Almost two years ago, my father was killed by a hospital-borne infection in the intensive-care unit of a well-regarded nonprofit hospital in New York City. Dad had just turned 83, and he had a variety of the ailments common to men of his age. But he was still working on the day he walked into the hospital with pneumonia. Within 36 hours, he had developed sepsis.

Couple years back, my own beloved Dad, only in his mid 60’s, contracted the exact same infection — sepsis — after surgery in a [redacted] hospital. Generally, people refused to believe he was seriously ill until it was nearly too late. My mother, in a panic, called me to drive down. I didn’t drive; I flew. I stood in their living room, looking at a shivering, barely coherent, gray man. I phoned his doctor and was told it was probably just the flu; to leave it a day or two.

I figured [redacted] would be the best place for him. So I bundled him in the rented SUV I had and started driving. Fast. Got my mom to work the phone, searching for a friend of the family who could get us in.

And the attitude I faced from some, throughout this was implicitly… “Honey, he’s African American. Average lifespan is 68.” Very few came out and said it. But after asking where he was born… yeah. You got it. 68 was what I heard a lot. Endless variants that I was too upset to recall, of “A good innings”, and there I betray my time spent abroad.

So when you ask me if Sarah Palin’s somewhat unfair and propagandistic “death panel” comments resonate with me… I say yeah. Yeah they do.

And so does the article I’ve linked. Unlike the death panel comments, I think it can genuinely add to and extend the dialogue on health care.


Edward M. Kennedy dead at 77

Wednesday, August 26th, 2009

I cannot say many good things about this man, given that he caused the death of a young woman through recklessness and cowardice. But I can say that I believe he felt sincerely called to service; that he endured terrible tragedy, not all of it of his own making, and that no one would wish dying of brain cancer on the man.

I think these two paragraphs from the Houston Chronicle sum up my thoughts:

He was a Rabelaisian figure in the Senate and in life, instantly recognizable by his shock of white hair, his florid, oversize face, his booming Boston brogue, his powerful but pained stride. He was a celebrity, sometimes a self-parody, a hearty friend, an implacable foe, a man of large faith and large flaws, a melancholy character who persevered, drank deeply and sang loudly. He was a Kennedy…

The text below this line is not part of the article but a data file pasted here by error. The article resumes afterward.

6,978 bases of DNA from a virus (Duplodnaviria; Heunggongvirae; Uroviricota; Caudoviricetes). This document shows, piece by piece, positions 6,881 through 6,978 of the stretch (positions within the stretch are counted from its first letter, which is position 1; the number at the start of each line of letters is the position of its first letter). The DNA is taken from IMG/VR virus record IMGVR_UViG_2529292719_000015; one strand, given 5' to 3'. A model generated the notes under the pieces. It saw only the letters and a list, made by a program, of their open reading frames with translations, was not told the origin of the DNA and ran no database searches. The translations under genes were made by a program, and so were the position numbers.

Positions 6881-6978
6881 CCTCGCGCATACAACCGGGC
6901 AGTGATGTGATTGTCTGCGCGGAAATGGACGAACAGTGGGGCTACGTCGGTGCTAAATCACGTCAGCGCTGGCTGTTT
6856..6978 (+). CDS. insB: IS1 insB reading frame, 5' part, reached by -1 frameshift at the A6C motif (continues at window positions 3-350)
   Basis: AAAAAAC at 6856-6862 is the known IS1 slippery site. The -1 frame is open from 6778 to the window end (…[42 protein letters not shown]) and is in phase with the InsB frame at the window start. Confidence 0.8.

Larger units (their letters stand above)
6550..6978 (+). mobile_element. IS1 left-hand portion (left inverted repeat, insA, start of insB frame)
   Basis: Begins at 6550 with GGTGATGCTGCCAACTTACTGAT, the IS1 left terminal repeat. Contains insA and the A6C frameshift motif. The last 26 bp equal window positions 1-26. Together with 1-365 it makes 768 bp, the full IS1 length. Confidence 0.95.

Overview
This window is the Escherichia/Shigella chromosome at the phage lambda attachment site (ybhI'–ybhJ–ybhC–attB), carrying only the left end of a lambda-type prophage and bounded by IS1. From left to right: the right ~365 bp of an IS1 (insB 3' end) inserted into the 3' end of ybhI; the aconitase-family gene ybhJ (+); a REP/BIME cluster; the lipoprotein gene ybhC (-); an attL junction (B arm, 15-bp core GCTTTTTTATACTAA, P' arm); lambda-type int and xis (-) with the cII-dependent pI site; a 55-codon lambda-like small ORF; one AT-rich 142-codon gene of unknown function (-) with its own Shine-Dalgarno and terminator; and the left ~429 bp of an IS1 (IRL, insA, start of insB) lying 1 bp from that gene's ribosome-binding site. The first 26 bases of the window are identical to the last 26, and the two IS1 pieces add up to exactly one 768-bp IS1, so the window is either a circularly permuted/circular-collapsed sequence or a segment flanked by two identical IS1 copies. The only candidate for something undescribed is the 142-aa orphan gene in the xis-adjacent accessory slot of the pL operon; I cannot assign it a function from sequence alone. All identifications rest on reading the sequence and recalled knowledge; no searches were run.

Born to one of the wealthiest American families, Kennedy spoke for the downtrodden in his public life while living the heedless private life of a playboy and a rake for many of his years. Dismissed early in his career as a lightweight and an unworthy successor to his revered brothers, he grew in stature over time by sheer longevity and by hewing to liberal principles while often crossing the partisan aisle to enact legislation. A man of unbridled appetites at times, he nevertheless brought a discipline to his public work that resulted in an impressive catalogue of legislative achievement across a broad landscape of social policy.

Leaving aside Mary Jo Kopechne, it must have been extraordinarily difficult for Senator Kennedy to grow up in the shadow of three such high-achieving brothers. His oldest brother, Joe, had died in World War 2. Jack Kennedy, had become President and was assassinated. And Robert Kennedy, running for President, was also assassinated. How ghastly. It is difficult to imagine the psychological tortures that that would put any man through.

Does that excuse the way he lived, the choices he made?


But it does offer a measure of explanation, and, in my mind, a measure of understanding.



Tuesday, August 25th, 2009

That’s me.

Back again.

Took a few hits overseas, have been recovering.

Made some choices. Still making some.

Ambivalent about continuing this blog.

Going to ask my gf to marry me, and I know she doesn’t like this blog. I know she’d like me to shut it down. Heck, I admit that’s one of the reasons why I was so slow to resurrect it — it wasn’t just taking some shrapnel, though that was a big piece.

Don’t give a good God-da*n about what most women think, but, strangely, with her, do. Call me a fool.

The blog is a hassle to keep up; it’s small traffic, and mostly amongst what she calls “frenemies”. True, I guess, in that most of you detest what I have to say about … well, everything.

Going to also work on another book (no, my first book sold 4k or so copies, not so cool). Can’t really use a MABTW-derived blog to promote my book. Sucks.

Marriage, book, should I continue posting here?

You call it via posts and emails.


Hello world!

Tuesday, August 11th, 2009

Welcome to WordPress. This is your first post. Edit or delete it, then start blogging!